A lifetime ago, when staying up all night was something I did for fun (or essay deadlines), and TV marathons had to be planned in advance, I used to serve on committees. A lot. In fact, I never really felt part of a group unless I was wearing at least two hats within it; I’ve always enjoyed knowing how things work, what needs to happen behind the scenes. It’s probably why I enjoy being a treasurer. There’s nothing like it for finding out all the gossip how everything fits together.

Then I had a baby. A few years later, I had another. And the first baby was now a mobile, bloody-minded force of nature in her own right. And everything changed. That was the point that I felt I had to give everything up, unable to commit to anything for fear I wouldn’t be able to see it through.

So it is quite a big deal for me to feel ready to do something for my Quaker Meeting once again. The advantage of being closer to a Crone than a Maiden is that I have slowly started to develop a modicum of common sense – something that does not come naturally to me. Start small, I said to myself. And do you know what? I actually followed my own advice, limiting myself to signing up to do teas and coffees after Meeting. Just for one week. It doesn’t get smaller than that – well, unless your Meeting has a deputy plant waterer, anyway. (Yes, that apparently can be a thing. I’m not the only one who sometimes runs low on common sense…)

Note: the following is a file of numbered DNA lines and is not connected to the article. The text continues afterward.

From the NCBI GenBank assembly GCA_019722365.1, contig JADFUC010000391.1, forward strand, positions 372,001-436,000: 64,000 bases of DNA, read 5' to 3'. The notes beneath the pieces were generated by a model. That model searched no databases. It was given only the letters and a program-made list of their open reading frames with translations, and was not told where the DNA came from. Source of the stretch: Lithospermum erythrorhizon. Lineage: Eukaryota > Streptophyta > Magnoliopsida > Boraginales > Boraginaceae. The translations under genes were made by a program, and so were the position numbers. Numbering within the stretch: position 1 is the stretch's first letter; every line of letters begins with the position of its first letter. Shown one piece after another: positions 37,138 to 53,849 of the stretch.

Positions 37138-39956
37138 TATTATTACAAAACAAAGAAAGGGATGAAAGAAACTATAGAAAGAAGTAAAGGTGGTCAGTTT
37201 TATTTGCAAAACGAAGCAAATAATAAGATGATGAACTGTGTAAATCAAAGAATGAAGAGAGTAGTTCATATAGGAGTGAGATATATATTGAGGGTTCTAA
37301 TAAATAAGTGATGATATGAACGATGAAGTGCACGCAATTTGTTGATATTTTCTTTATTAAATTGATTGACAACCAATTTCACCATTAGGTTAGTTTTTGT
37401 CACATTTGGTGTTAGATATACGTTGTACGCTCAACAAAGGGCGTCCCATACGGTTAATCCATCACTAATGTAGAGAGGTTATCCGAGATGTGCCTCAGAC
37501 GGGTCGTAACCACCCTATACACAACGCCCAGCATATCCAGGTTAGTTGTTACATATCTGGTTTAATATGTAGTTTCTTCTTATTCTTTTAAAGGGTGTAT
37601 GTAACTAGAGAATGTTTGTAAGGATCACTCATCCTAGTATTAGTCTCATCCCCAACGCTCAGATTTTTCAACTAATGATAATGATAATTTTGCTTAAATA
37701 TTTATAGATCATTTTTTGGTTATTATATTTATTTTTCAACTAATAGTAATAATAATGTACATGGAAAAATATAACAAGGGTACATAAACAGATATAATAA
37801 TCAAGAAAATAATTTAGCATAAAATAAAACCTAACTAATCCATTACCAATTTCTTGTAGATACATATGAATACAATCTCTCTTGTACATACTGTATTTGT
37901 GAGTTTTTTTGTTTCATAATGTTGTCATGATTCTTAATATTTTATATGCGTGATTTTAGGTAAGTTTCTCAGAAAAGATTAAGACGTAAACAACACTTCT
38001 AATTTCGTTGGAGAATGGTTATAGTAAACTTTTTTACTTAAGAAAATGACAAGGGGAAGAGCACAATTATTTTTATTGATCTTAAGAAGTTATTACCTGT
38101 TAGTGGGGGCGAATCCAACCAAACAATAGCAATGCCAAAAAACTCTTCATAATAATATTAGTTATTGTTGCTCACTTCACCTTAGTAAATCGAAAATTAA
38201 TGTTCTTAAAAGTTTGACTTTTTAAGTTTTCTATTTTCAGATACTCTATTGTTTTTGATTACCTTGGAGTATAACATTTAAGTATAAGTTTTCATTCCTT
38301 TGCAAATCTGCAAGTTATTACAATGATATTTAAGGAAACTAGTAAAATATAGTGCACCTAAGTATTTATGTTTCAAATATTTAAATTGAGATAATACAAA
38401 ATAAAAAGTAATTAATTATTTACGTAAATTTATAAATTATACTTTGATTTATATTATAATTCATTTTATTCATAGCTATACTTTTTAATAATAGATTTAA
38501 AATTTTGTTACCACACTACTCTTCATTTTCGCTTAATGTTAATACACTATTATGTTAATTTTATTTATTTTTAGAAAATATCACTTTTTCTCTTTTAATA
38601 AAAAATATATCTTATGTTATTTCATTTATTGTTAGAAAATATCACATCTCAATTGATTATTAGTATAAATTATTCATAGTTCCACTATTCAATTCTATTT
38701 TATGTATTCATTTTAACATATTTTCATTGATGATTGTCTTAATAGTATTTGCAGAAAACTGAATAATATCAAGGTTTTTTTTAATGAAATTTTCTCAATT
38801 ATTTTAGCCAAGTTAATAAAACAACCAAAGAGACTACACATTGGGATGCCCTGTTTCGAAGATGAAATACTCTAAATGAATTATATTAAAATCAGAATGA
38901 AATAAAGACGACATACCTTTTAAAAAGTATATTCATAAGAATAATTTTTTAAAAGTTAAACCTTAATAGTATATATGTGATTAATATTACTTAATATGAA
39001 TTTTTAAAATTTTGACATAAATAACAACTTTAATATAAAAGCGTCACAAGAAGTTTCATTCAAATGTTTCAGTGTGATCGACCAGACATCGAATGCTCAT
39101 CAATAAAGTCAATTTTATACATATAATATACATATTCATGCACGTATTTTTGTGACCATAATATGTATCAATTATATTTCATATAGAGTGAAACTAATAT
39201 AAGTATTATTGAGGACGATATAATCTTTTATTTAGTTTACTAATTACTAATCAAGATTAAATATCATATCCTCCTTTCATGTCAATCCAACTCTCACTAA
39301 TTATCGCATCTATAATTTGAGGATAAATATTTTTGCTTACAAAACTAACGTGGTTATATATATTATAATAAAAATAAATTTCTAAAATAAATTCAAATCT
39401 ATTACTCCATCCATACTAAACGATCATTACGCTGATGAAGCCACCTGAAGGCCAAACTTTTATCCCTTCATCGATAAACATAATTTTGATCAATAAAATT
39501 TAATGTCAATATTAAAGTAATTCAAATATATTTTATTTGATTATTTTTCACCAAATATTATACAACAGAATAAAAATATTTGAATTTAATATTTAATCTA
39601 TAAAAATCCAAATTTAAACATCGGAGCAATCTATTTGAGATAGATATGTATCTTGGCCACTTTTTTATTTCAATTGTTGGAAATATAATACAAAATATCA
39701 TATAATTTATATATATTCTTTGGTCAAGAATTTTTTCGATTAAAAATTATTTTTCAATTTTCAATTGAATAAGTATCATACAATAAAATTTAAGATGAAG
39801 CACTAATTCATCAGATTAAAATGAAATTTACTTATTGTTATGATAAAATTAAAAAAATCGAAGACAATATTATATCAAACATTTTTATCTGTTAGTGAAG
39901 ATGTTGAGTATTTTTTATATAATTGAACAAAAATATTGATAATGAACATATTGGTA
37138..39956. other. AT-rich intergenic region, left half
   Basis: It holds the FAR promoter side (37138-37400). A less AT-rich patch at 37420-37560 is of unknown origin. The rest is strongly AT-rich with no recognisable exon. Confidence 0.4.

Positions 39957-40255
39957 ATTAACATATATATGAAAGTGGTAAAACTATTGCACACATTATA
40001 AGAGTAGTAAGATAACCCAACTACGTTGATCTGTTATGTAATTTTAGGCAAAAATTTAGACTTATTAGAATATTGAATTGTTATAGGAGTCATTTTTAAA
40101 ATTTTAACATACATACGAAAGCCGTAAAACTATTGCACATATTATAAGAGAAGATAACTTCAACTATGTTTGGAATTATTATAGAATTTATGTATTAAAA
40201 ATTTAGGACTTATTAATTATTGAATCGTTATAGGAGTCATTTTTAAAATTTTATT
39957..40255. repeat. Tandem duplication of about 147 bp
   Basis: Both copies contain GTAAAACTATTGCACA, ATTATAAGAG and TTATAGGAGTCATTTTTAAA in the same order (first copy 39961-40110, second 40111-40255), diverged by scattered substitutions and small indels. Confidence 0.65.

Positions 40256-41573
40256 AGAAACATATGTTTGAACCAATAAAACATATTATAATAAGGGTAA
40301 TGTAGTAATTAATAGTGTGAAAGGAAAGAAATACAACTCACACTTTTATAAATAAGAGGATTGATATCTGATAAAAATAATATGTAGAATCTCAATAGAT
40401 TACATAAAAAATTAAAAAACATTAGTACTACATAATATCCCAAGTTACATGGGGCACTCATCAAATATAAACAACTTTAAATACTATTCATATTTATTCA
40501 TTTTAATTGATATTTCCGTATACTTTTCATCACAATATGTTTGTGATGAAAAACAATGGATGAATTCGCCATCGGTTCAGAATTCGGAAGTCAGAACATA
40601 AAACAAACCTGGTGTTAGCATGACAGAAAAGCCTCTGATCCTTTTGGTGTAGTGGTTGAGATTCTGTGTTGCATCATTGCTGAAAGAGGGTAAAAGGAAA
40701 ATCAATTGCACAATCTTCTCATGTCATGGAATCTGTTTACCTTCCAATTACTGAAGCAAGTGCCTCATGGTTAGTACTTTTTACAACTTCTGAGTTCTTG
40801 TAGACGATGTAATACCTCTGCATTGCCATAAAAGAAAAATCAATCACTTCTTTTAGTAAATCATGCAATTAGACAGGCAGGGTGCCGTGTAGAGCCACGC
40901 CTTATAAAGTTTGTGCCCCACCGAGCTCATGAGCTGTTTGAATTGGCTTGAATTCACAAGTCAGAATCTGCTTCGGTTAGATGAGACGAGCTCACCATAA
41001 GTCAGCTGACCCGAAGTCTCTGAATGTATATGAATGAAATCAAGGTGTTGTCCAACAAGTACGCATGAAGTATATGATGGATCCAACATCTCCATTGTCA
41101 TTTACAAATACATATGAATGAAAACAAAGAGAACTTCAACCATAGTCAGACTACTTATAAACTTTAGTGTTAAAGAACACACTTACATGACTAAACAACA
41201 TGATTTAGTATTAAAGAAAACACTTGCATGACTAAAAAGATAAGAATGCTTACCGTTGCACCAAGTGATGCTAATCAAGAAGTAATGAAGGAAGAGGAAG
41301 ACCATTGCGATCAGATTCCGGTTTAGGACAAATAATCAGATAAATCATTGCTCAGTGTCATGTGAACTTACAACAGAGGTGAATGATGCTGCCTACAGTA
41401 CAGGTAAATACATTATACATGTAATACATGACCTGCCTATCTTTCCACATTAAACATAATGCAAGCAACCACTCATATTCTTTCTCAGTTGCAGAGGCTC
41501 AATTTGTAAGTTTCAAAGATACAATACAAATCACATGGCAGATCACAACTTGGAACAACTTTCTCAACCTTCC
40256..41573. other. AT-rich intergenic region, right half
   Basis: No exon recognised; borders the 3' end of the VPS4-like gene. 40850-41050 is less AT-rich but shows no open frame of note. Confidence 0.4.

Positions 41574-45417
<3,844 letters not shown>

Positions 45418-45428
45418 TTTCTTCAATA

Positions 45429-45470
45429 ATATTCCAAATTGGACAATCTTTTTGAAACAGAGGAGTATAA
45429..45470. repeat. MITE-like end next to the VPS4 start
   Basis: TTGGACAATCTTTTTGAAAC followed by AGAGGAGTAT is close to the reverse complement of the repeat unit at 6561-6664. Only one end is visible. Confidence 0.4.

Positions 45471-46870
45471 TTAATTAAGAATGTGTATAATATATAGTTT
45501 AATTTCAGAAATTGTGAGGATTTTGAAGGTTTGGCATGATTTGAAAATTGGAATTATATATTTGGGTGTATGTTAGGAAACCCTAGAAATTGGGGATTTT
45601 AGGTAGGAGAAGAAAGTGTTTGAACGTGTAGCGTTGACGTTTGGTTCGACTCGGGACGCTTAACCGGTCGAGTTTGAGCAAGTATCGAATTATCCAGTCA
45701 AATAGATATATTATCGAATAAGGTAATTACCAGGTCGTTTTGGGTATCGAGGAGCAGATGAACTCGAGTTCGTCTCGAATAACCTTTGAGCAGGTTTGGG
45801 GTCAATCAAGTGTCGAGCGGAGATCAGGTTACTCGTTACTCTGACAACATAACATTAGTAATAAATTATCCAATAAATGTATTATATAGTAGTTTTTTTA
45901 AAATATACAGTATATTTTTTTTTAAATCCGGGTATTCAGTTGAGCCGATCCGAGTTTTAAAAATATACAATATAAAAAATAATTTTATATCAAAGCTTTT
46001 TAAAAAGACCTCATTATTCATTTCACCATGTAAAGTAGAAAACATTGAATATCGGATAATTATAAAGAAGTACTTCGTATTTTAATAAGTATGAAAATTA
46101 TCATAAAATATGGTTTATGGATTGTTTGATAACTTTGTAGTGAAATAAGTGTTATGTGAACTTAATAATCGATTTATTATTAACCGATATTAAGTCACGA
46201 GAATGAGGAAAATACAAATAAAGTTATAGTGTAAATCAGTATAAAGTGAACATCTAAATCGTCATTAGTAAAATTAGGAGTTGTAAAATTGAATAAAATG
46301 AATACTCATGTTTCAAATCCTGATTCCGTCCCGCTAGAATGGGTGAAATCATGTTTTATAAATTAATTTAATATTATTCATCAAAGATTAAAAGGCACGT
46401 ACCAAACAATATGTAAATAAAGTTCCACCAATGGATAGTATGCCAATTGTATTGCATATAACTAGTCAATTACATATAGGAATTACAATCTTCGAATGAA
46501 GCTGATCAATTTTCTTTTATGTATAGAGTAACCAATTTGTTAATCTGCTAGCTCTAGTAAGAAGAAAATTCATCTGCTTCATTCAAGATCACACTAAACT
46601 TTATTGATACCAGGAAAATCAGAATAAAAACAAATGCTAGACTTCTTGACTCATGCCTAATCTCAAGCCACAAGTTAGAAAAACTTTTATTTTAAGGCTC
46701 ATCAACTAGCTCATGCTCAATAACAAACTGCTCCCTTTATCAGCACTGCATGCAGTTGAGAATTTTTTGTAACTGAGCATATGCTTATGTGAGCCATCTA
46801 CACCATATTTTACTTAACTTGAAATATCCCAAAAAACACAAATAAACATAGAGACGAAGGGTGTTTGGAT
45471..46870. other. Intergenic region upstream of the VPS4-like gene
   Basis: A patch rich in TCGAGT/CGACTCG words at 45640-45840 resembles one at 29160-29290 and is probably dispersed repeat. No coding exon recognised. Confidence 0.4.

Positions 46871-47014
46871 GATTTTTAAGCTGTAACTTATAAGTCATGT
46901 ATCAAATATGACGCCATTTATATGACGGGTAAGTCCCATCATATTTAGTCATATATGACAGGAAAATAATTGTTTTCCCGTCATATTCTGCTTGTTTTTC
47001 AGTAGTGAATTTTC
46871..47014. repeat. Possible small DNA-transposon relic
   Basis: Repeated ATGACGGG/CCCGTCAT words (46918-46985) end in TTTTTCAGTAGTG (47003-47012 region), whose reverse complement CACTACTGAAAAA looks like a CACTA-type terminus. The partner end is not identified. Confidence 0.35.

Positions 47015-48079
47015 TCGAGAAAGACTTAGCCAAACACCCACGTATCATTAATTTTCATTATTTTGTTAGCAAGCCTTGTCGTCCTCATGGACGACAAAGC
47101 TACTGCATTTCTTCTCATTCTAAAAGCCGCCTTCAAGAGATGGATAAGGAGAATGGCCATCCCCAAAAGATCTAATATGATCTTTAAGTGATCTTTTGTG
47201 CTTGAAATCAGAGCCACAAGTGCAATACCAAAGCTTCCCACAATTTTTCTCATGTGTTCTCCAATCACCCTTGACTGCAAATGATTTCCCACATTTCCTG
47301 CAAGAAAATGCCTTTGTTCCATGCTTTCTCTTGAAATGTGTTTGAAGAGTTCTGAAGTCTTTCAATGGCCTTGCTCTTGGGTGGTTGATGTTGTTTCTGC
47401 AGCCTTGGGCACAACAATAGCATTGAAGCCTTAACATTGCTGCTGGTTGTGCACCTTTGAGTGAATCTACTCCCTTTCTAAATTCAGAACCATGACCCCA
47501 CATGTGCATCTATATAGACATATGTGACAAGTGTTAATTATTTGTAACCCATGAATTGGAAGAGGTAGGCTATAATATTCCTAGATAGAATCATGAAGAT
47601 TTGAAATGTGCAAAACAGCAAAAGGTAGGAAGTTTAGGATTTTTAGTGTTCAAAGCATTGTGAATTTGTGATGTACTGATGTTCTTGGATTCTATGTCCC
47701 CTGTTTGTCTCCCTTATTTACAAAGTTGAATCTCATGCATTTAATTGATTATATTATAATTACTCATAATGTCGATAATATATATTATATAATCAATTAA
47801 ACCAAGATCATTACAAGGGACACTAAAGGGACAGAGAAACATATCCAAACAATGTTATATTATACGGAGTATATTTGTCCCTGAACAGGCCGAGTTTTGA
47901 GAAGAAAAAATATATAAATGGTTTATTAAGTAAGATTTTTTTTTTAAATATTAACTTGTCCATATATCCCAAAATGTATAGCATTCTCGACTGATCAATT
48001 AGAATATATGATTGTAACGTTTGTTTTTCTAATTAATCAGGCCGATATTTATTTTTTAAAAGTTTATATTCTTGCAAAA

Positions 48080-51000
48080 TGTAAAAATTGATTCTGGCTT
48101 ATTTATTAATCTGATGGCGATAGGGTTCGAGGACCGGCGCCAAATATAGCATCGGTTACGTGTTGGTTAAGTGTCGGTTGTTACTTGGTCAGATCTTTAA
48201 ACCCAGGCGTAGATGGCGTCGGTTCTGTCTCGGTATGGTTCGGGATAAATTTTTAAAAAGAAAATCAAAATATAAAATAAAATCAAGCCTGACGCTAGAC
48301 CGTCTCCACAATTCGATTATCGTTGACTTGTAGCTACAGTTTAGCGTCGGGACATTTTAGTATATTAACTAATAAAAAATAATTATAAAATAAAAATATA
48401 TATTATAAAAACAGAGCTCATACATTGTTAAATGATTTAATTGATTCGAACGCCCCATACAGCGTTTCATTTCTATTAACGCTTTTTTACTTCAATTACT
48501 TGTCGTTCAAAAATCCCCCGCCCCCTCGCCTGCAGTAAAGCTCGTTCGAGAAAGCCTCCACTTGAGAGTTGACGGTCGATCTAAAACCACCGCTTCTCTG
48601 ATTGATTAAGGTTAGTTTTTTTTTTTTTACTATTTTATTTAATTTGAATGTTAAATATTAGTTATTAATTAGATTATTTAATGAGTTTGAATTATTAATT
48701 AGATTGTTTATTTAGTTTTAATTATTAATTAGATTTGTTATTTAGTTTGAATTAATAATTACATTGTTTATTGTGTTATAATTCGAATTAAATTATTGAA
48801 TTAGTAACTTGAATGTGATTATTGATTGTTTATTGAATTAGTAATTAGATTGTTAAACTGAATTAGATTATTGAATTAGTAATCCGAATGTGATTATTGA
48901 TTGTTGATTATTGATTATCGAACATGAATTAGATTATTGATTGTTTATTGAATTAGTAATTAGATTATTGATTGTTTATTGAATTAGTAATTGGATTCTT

Sunday was the big day. So, inevitably, on Sunday I slept through my alarm and set in train a chain reaction that I would love to say was unusual, but is actually the definition of “lazy like Sunday morning” in my household. I woke up an hour late, scrabbling out of bed before my eyes were fully open, holding my breathe for screaming from the girls’ room, worrying more when instead there was absolute silence. As I got out of the shower, The Cowgirl came to find me. It had all been The Paleontologist’s idea, she assured me, which is never a good start. They had decided to eat all the sweets from a birthday party goody bag. With big, mournful eyes, she explained how hungry they had been, waiting for me to come and get breakfast for them. And now her tummy hurt and she was going back to bed. So now I’m angry with them (not for eating the sweets – who can blame them, when they were sitting on the kitchen table; more for not stopping before they got ill and not getting cereal, which they’re quite capable of doing when they want to). I’m even more angry with myself for not being downstairs when I should have been.

The Paleontologist assures me she will eat porridge if I make it. That’s ok, I think. It’s healthy, I think. We can even add a portion of fruit to it, I think. Will I never learn? She starts to eat, at about the speed of that fight scene in the Matrix. You can almost see the trail of the spoon as it inches its way to her mouth, her body bending away at the same time as mouth and spoon somehow never quite make contact. So now I’m hanging on to my shouty voice by a thread, desperately trying to reason with them and explain why I would appreciate them moving slightly faster. Pleeeease. I just about hold it together until The Paleontologist, one sock waving vaguely around her head, started talking to me about what we might need to buy for our holiday. The one in two months time. When we needed to leave the house five minutes ago. So now I’m using the growl that bypasses my throat and comes straight from my chest, and both children are looking at me like I’ve grown a tail and finally, finally, they start to move, but only because now, they are worried too.